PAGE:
Hey Liz!!
First off, I LOVE your column! I’ve been thinking about starting my own business for a long time, and it’s been great seeing real advice from one woman to another about how to make it happen. 
So, a couple of years ago, I decided to start up an Etsy shop. I’m a stay-at-home mom, but my kids are in school, and I’m a lifelong crafting enthusiast, so I figured hey, why not? Plus, there’s this exhibit at the Brooklyn Museum that’s all about elevating traditional women’s handicraft like macrame and quilting, and it just got me really inspired. But the hardest part wasn’t the work that went into making my wares. It was getting people to care at all. I folded it up after a few months.
That experience more than anything else gives me pause about starting up my own business. Where do future customers come from? How do I get them excited? Heck, how do I even get their attention? There’s gotta be people out there who want Rick & Morty handstitching samplers. So what do I gotta do?
- Aria F.
Hey Aria!
Can I just say upfront that your name is lovely?
To your question. What you’re describing is all too common. The marketplace is flooded with options, which can make it hard to stand out. And while I can’t say I’m terribly familiar with Rick & Morty, I have to say that your instinct is probably correct; there’s a lot of people out there, and the odds are that you’re not the only one who wants that show (I googled it) to intersect with handcrafted decor. Your problem, as I see it, is twofold: 1) you’re offering a niche product, potentially in a crowded market, and as a result, 2) you don’t stand out or simply aren't reaching the right audience.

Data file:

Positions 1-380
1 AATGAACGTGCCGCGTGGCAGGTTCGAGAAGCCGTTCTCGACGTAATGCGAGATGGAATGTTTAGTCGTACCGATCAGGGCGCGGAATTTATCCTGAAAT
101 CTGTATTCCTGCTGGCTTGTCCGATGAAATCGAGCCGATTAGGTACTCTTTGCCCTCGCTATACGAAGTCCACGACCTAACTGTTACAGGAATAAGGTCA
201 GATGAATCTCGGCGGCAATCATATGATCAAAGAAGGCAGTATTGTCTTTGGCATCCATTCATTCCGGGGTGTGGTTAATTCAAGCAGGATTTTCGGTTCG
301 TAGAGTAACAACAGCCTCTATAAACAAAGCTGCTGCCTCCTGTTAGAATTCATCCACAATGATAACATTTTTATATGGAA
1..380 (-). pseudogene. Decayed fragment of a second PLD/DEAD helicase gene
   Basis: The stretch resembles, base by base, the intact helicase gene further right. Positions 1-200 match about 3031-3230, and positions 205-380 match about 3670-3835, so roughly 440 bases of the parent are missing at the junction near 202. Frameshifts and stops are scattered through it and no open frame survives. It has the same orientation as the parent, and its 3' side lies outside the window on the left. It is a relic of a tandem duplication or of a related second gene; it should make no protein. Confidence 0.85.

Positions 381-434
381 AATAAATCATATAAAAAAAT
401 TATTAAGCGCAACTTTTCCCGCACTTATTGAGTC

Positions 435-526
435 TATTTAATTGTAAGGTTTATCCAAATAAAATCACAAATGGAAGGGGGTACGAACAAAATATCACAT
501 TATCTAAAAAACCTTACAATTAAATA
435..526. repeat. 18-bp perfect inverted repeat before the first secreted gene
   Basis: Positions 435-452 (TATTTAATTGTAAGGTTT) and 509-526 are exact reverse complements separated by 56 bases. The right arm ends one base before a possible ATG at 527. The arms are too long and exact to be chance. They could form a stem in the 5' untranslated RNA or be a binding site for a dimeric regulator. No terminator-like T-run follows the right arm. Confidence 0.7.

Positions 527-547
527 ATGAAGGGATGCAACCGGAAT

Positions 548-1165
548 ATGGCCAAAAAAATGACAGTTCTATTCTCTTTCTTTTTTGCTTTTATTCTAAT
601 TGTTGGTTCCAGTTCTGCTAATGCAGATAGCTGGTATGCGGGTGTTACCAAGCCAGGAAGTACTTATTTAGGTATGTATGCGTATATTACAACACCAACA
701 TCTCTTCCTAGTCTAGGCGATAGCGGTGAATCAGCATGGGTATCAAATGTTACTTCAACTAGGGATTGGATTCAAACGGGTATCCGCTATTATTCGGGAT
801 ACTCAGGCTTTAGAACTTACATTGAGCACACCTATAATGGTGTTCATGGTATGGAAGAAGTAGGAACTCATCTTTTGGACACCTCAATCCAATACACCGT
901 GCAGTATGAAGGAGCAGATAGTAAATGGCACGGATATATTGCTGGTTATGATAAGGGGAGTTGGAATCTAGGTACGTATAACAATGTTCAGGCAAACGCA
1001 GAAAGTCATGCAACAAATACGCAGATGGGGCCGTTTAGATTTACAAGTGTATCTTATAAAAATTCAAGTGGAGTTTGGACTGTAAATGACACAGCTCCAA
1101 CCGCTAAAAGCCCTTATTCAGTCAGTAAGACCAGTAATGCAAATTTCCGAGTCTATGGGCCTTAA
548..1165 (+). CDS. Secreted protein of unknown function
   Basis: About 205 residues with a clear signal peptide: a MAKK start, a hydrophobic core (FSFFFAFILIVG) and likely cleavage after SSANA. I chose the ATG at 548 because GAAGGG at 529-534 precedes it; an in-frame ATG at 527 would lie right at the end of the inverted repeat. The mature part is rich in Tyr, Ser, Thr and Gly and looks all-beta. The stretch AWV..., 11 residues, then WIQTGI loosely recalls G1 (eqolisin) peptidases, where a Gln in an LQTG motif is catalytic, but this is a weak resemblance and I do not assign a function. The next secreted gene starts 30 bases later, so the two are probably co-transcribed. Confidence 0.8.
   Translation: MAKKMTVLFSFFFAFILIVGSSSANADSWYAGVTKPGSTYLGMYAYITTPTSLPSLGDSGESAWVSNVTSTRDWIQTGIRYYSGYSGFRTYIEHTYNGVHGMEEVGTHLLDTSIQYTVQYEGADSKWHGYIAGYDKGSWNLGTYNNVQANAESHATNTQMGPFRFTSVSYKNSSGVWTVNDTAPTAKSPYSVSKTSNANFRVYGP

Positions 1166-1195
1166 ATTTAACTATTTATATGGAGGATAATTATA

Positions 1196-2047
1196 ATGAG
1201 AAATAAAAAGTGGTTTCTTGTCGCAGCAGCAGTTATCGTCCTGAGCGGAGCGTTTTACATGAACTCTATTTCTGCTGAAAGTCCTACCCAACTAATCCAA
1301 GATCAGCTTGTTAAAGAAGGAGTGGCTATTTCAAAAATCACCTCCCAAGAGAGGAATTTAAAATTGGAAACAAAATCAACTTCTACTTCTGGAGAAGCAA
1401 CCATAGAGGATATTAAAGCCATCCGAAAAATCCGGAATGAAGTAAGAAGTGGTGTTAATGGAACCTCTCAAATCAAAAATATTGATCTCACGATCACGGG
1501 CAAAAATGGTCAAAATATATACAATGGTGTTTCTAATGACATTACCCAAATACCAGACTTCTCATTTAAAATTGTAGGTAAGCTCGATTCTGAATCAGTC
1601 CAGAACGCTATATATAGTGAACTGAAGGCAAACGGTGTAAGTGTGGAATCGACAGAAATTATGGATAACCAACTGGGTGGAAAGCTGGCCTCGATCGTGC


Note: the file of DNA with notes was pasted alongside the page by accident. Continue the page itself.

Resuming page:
The first one is secretly an opportunity, so let’s talk about number two first. How do you get attention and, most importantly, keep it?
The traditional answer is just the word “marketing” repeated over and over, and it’s not bad advice. But effective marketing requires a real upfront investment that a lot of home-based companies and sole proprietorships like yours don’t always have. The key word to profitability is scale, which isn’t something you seem quite ready for. But there are all sorts of ways to get attention. What are you doing so far? Social media is great, but what I’d actually want to recommend is getting yourself some press. Lucky for you, the internet is absolutely chock full of specialist publications that cater to extremely specific audiences, and while you might not find one dedicated to cartoon embroidery, there are certainly web publications that focus on pop culture and crafting respectively, and there’s probably some crossover between the two. 
So what about number one? The niche nature of your product?
This is where you’re lucky. If nobody else is offering it, then there’s nowhere else to get it. So I want you to really think about what makes your work, your work, because being specific, authentic, and owning your brand is how you stand out. I might also recommend branching out beyond a single television show, which I’m assuming you’ve already done, and catering to a larger potential audience that might want other kinds of products as well. What opportunities are out there? What are the kinds of crafts the people you want to serve are also looking for? I’d start doing some very basic consumer research; poll your friends and colleagues. Talk to your competitors. Engage with the larger community. Nobody succeeds in isolation; an island alone in the sea sinks under the waves. 
The thing is that the internet thrives on the profitability of niche interests. Just look at Kickstarter. It’s no longer necessary to maintain a large, middle-of-the-road inventory to turn a profit by selling to the masses. It’s just a matter of finding out what you can do that nobody else is doing yet. Because that’s how you get attention. I would bet that cartoon-themed handicrafts are a dime a dozen. What do you do that isn’t? What makes your product different from what's already out there? That’s where your profit waits.
Do a little research, a little thinking and reflecting, and I think you’ll figure it out. Best of luck!


Liz Elting